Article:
As someone in the AI field, I wanted to share some of my thoughts on these two AI centric companies. I just started a small position in Upstart this week and have a slightly larger position in Crowdstrike. This post only covers the barriers to entry from a technical standpoint and not the business aspects, first mover advantage etc.
Crowdstrike AI - Crowdstrike provides an unique ability to learn from all threats vs. their on-prem competitors. This is critical, once a threat is detected in one customer, all customers are protected and that clearly provides a far superior outcome. You can easily imagine customers wanting that, willing to pay a premium etc. When designing an AI system, some key factors need to be taken into account - model complexity, value of additional data and domain expertise (these form the barriers of entry). For security threats, you deal with a class of models that have extremely high data imbalance (normal events far outweigh threats). This makes every new incremental threat detected very valuable and the model continues to improve with more data for a long period of time. Security is also a complex field and significant domain expertise is required to build a sophisticated AI model. I think you get the picture, Crowdstrike AI is a complicated beast that’ll just keep getting better and better. Their early lead created a virtuous cycle (better AI->more customers->more data->more threats detected->better AI) and that gives them an impenetrable moat.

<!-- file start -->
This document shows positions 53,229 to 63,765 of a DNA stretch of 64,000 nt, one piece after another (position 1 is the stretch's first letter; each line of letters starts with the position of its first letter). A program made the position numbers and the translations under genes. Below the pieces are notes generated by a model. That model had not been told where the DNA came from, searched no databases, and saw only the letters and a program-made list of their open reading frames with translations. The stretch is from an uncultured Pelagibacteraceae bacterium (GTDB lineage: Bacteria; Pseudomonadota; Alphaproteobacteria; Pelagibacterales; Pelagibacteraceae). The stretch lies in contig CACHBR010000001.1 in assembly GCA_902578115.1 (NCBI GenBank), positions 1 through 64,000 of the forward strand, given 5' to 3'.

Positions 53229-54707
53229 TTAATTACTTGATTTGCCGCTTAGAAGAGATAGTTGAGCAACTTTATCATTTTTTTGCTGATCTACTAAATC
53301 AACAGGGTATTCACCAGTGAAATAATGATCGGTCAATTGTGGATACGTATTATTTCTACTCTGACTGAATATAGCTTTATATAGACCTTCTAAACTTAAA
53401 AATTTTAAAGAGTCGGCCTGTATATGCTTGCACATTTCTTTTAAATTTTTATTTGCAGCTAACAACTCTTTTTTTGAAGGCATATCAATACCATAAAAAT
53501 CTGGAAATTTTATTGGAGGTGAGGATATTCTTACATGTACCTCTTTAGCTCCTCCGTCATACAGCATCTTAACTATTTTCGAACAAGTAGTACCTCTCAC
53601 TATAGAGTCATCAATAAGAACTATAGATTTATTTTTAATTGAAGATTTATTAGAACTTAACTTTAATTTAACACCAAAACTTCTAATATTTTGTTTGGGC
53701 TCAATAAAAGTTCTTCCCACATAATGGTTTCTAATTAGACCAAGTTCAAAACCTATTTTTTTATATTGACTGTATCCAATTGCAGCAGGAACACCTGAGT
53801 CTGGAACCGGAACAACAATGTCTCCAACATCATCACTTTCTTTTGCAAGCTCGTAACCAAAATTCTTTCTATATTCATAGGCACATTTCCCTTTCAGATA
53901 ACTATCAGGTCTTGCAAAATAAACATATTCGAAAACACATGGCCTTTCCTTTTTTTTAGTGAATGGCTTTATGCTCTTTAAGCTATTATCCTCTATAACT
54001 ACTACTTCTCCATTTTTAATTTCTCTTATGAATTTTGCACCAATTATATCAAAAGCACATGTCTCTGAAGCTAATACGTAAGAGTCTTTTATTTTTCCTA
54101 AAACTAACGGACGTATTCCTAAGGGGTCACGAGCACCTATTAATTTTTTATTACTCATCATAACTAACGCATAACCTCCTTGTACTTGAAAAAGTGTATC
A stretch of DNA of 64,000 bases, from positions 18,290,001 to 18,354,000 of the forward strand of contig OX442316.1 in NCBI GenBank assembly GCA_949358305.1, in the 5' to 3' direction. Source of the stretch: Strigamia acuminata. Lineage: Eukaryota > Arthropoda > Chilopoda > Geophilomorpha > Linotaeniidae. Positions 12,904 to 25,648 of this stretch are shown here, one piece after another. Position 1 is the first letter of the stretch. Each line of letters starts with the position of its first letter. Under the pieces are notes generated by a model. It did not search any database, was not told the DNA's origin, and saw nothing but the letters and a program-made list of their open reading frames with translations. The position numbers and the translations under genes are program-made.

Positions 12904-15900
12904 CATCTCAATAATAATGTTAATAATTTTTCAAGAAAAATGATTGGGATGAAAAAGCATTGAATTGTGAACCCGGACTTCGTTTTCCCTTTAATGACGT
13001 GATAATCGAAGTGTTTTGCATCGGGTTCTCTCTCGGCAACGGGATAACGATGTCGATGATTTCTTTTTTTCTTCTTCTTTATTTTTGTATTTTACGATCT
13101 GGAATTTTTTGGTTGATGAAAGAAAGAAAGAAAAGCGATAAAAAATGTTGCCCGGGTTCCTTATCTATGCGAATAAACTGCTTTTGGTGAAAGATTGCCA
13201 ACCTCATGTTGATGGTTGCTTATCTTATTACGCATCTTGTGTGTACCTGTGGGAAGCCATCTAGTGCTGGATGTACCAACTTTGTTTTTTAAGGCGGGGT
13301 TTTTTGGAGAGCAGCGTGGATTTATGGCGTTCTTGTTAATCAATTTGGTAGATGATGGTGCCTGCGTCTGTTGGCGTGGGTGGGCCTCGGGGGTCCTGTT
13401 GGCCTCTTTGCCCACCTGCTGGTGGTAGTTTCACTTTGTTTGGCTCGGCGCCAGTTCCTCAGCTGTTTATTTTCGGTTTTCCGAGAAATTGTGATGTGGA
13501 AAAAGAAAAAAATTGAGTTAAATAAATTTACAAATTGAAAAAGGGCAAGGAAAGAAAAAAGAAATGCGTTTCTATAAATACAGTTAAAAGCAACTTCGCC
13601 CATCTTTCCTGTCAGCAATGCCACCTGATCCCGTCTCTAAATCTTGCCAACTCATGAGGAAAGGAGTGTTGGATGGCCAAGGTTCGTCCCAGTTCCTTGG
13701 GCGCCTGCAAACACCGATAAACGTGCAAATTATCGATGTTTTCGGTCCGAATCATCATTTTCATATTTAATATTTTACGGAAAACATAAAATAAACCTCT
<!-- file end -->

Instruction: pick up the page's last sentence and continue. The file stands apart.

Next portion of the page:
Upstart AI - The core principles are the same as Crowdstrike, build an AI system that gets better over time. Now let’s look at key factors - this’ll be a fairly straightforward model (relatively speaking). More data is good and the model can learn new patterns / behaviors, but there’s a point of diminishing returns (unlike security threats, the various flavors you could have here are limited). On domain expertise, no doubt you’ll have underwriters with in depth understanding of the personal credit market and they bring a level of sophistication to the model with their knowledge. But it wouldn’t be that hard for even a layman to quickly grasp the key factors that influence small personal loans. More importantly, most of their customers being banks will already have this expertise. In my opinion, it’ll only take a small team to build this model. Most banks already have their own machine learning teams (especially the big ones) and they might quickly come to the same conclusion. Upstart’s AI definitely has a legup in that it’ll learn from data from multiple banks, but that advantage (as it relates to model performance) doesn’t provide a large enough moat. To summarize, it’s not clear to me there are significant barriers to entry purely from a technical / AI standpoint here.
Hope this helps.